I’ve started using ProtonVPN on my home Internet connection. With the ever increasing pressure on ISPs to share customer information to government agencies and copyright trolls, I felt more and more uncomfortable having this metadata accessible, and I figured it was now time to go the VPN route to at least shield my metadata from the ISP. I didn’t do this to obscure browsing metadata from websites or hide which country I’m in, though. I’m not that paranoid, yet.

Blocking Issues…

In the past, I didn’t configure a VPN on my internet connection (i.e. on the gateway, encrypting all traffic), because I foresaw two blocking issues:

  1. Speed
    I feared that a VPN would slow down speeds dramatically, to a point where it’s barely usable
  2. Latency-sensitive applications
    I host and attend a lot of webinars, online calls, etc. All of these are latency sensitive, and I feared that a VPN would increase the latency on those so much to a point where it wouldn’t be usable.
  3. Administrative overhead
    I didn’t want to add complexity that only I can manage (or requires my intervention when it breaks) to the home network.

The Solution

After some research, I concluded I could use a VPN for the entire home network, without running into these blocking issues.

The solution was simple, but three-fold:

  1. Select a performant VPN provider. I use ProtonVPN.
  2. Configure the pfSense gateway in a specific way to exclude only certain traffic
  3. Configure the pfSense to failback to regular Internet if the VPN disconnects.

So, I set out to find out how this would work in my specific setup, of which the major components are ProtonVPN (Plus) and my virtual pfSense router/gateway for my home connection.

Why ProtonVPN?

Choosing a VPN provider is hard. You have to dig deep to be able to trust a provider. Jurisdiction, technology, exit nodes and security all matter. And then it’s also about the service offered: is it fast enough, does it have good clients, support for 3rd party clients (like OpenVPN), does it have good documentation and support? I won’t go into all these, but I will share my conclusion: I chose ProtonVPN, as I think it’s secure based on where they’re based (Switzerland), what technology they use (OpenVPN) and how they are able to route your traffic (Secure Core). Also, I determined they reach near-ISP speeds (300/30 Mbit in my case), have good support for 3rd party OpenVPN clients (which I needed for pfSense), good documentation and a good reputation.

Which traffic to exclude?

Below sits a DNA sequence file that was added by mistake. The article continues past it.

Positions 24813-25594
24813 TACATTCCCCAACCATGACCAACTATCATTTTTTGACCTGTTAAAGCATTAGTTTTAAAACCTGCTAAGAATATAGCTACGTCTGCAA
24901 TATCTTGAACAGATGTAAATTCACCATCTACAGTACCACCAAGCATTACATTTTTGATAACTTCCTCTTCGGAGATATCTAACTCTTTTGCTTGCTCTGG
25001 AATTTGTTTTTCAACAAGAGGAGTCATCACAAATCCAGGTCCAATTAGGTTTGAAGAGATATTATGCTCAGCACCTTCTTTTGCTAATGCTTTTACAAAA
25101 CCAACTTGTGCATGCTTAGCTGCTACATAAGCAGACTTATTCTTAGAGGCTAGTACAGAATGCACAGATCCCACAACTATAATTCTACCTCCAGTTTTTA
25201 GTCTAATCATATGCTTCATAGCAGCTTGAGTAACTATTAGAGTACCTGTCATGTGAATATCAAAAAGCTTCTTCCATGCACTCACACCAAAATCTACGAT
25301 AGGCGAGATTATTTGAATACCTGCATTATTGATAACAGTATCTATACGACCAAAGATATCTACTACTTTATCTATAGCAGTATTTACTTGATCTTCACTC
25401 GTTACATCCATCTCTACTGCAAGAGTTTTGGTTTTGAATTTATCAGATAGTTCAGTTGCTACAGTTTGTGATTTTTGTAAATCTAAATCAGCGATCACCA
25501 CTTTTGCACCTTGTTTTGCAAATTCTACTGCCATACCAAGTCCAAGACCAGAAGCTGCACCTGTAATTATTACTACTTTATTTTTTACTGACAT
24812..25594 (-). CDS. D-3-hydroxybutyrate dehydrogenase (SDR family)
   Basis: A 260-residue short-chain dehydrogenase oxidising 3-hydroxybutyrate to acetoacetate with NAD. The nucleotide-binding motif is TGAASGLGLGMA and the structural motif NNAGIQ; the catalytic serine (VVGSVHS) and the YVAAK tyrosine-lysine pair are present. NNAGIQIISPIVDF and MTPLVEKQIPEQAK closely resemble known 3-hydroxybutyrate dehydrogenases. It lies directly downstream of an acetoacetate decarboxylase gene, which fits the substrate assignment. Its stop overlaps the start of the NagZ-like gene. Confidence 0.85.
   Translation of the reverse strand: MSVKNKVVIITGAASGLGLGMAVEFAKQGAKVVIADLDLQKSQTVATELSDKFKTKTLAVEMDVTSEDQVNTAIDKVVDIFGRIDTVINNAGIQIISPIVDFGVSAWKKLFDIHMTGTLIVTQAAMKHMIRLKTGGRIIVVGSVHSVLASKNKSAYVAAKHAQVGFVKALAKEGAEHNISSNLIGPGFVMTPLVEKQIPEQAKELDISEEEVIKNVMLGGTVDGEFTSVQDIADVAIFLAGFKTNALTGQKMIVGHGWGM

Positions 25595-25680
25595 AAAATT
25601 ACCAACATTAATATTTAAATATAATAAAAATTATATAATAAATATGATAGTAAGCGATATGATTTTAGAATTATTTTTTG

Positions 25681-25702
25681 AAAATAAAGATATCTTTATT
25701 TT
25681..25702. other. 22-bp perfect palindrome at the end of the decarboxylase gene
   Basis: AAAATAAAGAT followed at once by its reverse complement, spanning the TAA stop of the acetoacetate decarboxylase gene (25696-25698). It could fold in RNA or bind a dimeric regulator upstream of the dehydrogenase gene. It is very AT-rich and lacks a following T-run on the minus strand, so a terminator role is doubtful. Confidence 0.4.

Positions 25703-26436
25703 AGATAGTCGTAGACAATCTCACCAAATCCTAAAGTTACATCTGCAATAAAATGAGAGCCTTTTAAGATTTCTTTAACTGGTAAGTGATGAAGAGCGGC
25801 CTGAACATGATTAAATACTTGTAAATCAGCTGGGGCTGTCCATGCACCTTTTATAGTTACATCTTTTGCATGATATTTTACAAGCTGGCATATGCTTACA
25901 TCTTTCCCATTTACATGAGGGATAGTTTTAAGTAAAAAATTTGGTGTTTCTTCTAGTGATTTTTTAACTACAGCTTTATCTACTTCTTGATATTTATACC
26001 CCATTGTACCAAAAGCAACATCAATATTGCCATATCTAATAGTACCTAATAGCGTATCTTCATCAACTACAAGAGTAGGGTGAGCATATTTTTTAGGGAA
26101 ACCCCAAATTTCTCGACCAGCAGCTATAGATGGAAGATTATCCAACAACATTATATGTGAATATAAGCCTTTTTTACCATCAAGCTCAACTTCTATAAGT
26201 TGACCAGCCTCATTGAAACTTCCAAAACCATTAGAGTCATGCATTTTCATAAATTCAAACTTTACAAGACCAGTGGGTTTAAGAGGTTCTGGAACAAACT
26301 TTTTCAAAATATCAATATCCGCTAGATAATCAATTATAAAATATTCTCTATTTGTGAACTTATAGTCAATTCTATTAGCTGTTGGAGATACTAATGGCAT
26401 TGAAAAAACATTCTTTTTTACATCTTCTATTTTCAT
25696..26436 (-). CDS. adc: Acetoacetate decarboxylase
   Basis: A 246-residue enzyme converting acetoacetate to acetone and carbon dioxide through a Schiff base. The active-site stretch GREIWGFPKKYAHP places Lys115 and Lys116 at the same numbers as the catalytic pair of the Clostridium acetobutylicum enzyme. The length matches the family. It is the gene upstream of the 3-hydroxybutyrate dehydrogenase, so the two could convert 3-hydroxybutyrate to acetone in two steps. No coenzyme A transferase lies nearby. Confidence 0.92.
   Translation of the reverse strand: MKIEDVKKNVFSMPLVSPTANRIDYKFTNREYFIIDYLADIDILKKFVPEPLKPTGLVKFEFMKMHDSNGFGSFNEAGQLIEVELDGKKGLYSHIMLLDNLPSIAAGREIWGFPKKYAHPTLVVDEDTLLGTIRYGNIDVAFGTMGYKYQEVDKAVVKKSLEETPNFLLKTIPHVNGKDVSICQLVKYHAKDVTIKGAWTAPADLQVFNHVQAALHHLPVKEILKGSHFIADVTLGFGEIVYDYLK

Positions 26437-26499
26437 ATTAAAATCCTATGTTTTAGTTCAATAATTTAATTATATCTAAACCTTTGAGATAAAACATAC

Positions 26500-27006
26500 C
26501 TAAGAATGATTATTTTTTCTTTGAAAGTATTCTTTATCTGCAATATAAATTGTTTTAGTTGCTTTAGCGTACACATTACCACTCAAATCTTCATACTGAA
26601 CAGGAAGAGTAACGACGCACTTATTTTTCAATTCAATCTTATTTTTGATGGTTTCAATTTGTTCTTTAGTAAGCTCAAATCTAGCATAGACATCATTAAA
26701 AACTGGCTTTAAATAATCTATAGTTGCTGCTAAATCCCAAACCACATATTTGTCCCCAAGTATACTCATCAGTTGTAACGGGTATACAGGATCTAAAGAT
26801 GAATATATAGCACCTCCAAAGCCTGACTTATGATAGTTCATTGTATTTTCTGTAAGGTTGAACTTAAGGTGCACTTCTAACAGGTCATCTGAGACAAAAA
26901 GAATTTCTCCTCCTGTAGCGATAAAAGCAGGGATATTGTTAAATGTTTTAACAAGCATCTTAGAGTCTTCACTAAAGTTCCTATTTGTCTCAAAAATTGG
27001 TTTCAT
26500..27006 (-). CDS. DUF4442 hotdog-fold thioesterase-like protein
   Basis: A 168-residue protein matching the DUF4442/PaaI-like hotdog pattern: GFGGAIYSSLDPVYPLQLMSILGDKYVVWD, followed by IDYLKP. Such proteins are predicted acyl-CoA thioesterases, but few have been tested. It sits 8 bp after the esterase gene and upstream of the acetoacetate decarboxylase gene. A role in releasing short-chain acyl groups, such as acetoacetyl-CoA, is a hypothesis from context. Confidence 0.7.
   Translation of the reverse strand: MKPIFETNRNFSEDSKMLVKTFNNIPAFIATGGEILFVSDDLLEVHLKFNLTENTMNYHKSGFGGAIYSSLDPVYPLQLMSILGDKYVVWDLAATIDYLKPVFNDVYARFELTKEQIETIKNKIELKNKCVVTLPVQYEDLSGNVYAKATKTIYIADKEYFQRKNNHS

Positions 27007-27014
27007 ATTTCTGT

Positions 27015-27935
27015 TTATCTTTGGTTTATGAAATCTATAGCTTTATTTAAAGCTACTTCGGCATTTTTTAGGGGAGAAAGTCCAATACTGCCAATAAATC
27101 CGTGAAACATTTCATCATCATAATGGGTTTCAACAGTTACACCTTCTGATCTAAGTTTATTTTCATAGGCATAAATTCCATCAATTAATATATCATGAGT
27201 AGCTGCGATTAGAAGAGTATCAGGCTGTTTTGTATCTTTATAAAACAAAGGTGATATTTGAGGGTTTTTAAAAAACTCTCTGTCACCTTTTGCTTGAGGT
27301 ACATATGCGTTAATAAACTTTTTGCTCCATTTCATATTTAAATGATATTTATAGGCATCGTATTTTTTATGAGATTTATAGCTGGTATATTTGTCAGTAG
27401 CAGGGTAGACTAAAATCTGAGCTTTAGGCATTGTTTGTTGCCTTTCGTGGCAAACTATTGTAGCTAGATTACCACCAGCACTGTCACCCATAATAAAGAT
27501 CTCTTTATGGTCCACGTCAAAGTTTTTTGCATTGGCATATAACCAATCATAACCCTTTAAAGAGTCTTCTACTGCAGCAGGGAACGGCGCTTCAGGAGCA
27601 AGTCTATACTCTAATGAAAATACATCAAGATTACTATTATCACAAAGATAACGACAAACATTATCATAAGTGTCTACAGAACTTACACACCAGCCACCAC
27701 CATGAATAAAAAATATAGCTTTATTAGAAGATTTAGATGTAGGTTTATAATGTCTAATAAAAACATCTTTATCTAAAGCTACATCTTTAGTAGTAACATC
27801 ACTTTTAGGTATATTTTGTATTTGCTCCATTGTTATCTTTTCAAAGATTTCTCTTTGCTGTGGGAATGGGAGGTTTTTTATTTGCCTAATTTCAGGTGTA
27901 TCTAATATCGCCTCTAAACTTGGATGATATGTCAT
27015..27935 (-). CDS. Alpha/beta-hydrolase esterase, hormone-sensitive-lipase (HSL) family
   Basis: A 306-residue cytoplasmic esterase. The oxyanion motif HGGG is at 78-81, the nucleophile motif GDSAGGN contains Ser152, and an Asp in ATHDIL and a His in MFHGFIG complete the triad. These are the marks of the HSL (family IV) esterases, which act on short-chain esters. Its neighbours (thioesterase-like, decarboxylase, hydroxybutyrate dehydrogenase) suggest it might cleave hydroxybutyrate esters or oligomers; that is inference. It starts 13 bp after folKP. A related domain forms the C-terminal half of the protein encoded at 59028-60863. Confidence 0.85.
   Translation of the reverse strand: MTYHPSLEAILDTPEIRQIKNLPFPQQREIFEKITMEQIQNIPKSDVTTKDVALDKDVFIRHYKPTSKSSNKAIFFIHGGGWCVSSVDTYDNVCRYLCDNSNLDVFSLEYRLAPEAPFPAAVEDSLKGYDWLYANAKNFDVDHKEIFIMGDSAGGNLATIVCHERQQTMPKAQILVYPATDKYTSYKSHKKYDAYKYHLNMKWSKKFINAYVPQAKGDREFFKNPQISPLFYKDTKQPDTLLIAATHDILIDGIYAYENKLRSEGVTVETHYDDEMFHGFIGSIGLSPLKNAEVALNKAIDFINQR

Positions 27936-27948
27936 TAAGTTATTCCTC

With the major choices now made, I started thinking more concretely about which traffic I wanted to exclude. This would be a relative small list, all entries determined by either trust or latency sensitivity.

As an example, I excluded my co-located IaaS facility, where I run Ze Klauwd. I trust this destination (as I own and manage all aspects of the hardware and trust the ISP on the co-lo side). Excluding this traffic was really easy, as I know exactly (down to the IP-address) which traffic it is. Just a matter of entering the IP-range in the relevant pfSense configuration.

For other traffic, it’s more difficult. My employer uses Office 365, Azure Active Directory and other Microsoft cloud-based solutions. I want to exclude these, because there’s all kind of identity protection features in these services, the most important one being Impossible Travel. With a VPN, my traffic to these services could show up from different VPN exit nodes (in different countries), and I’d be locked out from using these services too often.

These services are, by design multi-tenant. Excluding these services from the VPN would exclude all traffic to Office 365, Azure and other Microsoft properties, even if they are distinct from the services I use for work. I had to decide if I am comfortable with this, not knowing which other traffic is excluded from the VPN because of the multi-tenant premise of these services. It could very well be that a highly privacy-sensitive website that I wouldn’t want to expose to my ISP is hosted on Microsoft Azure. With the current setup (i.e. pfSense) it would be very hard to distinguish between different logical tenants that are all hosted on the same service (as they are Layer 7 or even ‘8’), and pfSense isn’t great at application firewalling. I accepted this risk, and chose to route traffic based on IP-ranges, not on application level.

This poses a third problem with deciding which traffic to exclude: the dozen or so online conferencing and webinar solutions I use. Ranging from WebEx to appear.in and Slack calls, I use a lot of them. That includes Skype for Business I use for work (but is easily excluded from the VPN, as it’s hosted in a co-lo datacenter with fixed IP-ranges). Excluding all of these services from the VPN would be too cumbersome, and I didn’t want the manual administrative overhead of managing all those IP-ranges (which would inevitably change). I accepted the risk of these services not working too well over the VPN, with an option to temporarily disabling the VPN when latency was too bad to make these solutions usable.

A first test proved that a WebEx I did recently over the VPN works flawlessly, so I’m not too worried about this. In the end, I opted to exclude very little from the VPN (only the work estates in Office 365, Klauwd.com and the company Skype for Business service), and just see how it’s going to turn out. Just ask me on Twitter for status updates :-).

Anyway, configuring this is a bit of a task in pfSense, but using the excellent blogpost by Matya, it’s done in no time. Basically, using routing, manual outbound NAT rules and some firewall rules (based on aliases), it’s pretty straight-forward.